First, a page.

- Also in the Unity to Unreal tutorial, it would be helpful to explain if the Scene Components nested under an Actor’s Root Scene Component can also be the Scene Components that are part of other Actors. This seems to be implied but is not explicitly stated or negated.
- Once again in the Unity to Unreal tutorial, please consider mentioning the performance impact of Material Instances as compared to Unity’s Materials. In Unity, each Material added to a Scene requires a separate GPU draw call, whereas Material Property Blocks allow one Material to be multiply GPU instanced within a single draw call. It would be helpful to learn, early on, the “best practices” in Unreal for how freely to use Material Instances within a level.
- There is a sentence fragment in the last paragraph of “Writing Event Functions” in the Unity to UE4 tutorial. The fragment begins with “Where as” (which should also be “Whereas”).
- An important topic for Unity to Unreal migration is the behavior of the Editor if files in the Content directory tree are modified, added, renamed, moved, or deleted from the operating system’s file manager or an external creative tool. How does Unreal resemble or differ from Unity in this regard?
- I haven’t yet found any official documentation on using external editing tools with specific asset or file types. Notably, I would like to use JetBrains Rider for source editing, even if Visual Studio is needed for compiling C++. It’s not reasonable to expect Epic to document specific external tools, of course, but it would be helpful if there was generic information about how external tools can be invoked by default from the Content Browser.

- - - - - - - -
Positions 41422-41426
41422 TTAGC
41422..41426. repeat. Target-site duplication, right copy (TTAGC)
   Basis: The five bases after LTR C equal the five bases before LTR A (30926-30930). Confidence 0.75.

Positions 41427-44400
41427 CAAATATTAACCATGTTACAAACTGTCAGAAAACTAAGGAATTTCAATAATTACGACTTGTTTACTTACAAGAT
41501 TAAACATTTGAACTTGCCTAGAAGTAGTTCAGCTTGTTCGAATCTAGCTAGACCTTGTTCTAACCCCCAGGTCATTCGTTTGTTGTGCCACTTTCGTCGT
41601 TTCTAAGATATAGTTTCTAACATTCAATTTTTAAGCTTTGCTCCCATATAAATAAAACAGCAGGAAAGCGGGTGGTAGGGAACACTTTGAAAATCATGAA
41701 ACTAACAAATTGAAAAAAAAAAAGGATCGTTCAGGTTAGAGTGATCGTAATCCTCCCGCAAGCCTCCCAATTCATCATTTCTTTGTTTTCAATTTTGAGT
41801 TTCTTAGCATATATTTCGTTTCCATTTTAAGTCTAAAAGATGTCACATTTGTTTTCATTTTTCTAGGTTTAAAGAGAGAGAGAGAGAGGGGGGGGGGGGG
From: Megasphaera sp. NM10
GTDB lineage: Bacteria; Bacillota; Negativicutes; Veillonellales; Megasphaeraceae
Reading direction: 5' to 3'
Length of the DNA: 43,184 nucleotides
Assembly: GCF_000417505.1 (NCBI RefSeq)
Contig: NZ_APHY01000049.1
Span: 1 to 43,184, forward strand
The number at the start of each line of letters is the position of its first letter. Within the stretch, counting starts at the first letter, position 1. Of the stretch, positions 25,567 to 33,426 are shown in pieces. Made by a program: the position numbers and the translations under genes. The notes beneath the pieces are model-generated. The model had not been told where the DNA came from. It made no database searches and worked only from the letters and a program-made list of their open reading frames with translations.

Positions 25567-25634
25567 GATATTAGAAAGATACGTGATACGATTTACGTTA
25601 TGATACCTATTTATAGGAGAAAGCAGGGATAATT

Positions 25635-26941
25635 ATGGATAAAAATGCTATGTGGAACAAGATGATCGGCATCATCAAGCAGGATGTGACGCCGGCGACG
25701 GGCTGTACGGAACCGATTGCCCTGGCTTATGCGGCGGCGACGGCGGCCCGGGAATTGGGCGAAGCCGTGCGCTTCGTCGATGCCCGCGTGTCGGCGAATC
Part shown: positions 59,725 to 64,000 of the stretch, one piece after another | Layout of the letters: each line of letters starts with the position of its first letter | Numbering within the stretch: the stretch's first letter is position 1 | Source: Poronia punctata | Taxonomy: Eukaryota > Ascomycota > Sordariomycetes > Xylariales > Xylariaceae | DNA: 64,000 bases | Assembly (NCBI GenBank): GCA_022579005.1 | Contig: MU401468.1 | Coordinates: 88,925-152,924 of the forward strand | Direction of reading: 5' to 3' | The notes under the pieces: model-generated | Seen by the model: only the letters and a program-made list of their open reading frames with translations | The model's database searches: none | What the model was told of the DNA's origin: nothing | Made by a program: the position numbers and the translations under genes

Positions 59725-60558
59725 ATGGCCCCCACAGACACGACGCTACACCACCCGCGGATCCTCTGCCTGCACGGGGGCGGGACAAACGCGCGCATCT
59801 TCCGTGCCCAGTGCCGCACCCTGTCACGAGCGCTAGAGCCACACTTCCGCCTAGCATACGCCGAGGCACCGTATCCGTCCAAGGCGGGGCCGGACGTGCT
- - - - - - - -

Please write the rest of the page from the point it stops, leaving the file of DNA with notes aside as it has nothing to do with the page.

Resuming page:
- Offering both topic-oriented links from “Understanding the Basics” and role-centric links from “Getting Started in UE4” is a fantastic choice of learning paths for newcomers. Well done!
I hope it’s not out of line to offer this many comments as a relative newcomer. My intention is to bring the newcomer’s perspective, specifically, which is why I have refrained from offering half-baked remarks about the deeper technical aspects of this excellent documentation resource.
Once again, thanks to the Unreal documentation team, and the community members whose feedback has helped refine their work, for crafting superb documentation that is both approachable for novices and comprehensive for experts.
Thank you for providing us a comprehensive and organized post on your constructive criticisms and praise. I’ve shared this with the members of our Documentation Team, and we have begun to internally log our Jira regarding some of the typo fixes and additional page information requests.
We hope to continue to improve our pages in conjunction with evaluating the valuable feedback provided by you and our other members of the Unreal Community.
Hi ShinraCorp, we have a fix for the missing video issue, it’s going to be published as soon as we finish checking it.
[Page URL]Find | Unreal Engine Documentation
[Description]Just now encounter with a small misleading demo picture in the docu. of the ‘FIND’ node of BP. The two different output pin node shares the same picture in which a yellow circle focusing on the same pin.
A small typo here:
.uprojectfile is how you create, open, or save a project. You can create any number of different rojects and work on them in parallel.
Hi msdfal63, thanks for the feedback! You are correct, the image was an error. The right image was already in the database, just needed to swap it in.
Hi DominikKowalczyk, thanks for spotting that. I fixed it immediately.
Here’s an occurrence in Opera GX LVL2 (core: 73.0.3856.438)
Monitor resolution is, again, 2560x1600. Out of that, the web browser window is 1279x1559. The content area is 1237x1478
In this case, re-loading the page actually did fix the issue. However, opening a new docs page in a new tab reproduced the issue. Opening subsequent pages in new tabs did not reproduce the issue.
(This really is an inconsistent one)
If you have any instructions for what you want me to do when it happens to collect info or whatever, I’ll gladly try it and get back to you.
Thanks, @DocMont. I could ask nothing more than that you’re listening.